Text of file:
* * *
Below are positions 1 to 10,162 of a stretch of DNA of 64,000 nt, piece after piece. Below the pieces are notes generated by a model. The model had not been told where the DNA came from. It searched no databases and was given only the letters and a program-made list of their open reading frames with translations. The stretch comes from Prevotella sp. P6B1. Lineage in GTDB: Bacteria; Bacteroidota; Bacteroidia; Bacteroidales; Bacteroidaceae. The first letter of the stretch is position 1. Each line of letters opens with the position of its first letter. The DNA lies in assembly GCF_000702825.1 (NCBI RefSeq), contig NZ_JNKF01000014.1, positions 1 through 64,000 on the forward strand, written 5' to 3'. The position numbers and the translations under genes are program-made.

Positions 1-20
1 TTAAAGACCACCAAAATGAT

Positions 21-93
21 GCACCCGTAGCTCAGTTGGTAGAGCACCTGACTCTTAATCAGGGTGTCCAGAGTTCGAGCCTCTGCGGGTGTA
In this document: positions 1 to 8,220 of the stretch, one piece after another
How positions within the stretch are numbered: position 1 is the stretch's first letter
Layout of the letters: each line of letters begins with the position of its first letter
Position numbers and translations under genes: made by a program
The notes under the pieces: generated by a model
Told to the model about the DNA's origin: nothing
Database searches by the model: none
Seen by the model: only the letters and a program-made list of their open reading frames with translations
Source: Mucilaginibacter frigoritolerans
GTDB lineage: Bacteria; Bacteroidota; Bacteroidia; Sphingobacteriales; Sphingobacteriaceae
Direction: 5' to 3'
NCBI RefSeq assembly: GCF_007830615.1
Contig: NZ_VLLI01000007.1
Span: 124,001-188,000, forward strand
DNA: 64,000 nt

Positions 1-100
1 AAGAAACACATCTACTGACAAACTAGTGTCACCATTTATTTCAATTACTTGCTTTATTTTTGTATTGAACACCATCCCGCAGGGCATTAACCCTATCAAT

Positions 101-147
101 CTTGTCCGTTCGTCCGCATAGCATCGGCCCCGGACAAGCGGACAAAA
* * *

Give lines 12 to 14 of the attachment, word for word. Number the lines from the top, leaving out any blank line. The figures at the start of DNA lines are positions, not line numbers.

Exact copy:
Database searches by the model: none
Seen by the model: only the letters and a program-made list of their open reading frames with translations
Source: Mucilaginibacter frigoritolerans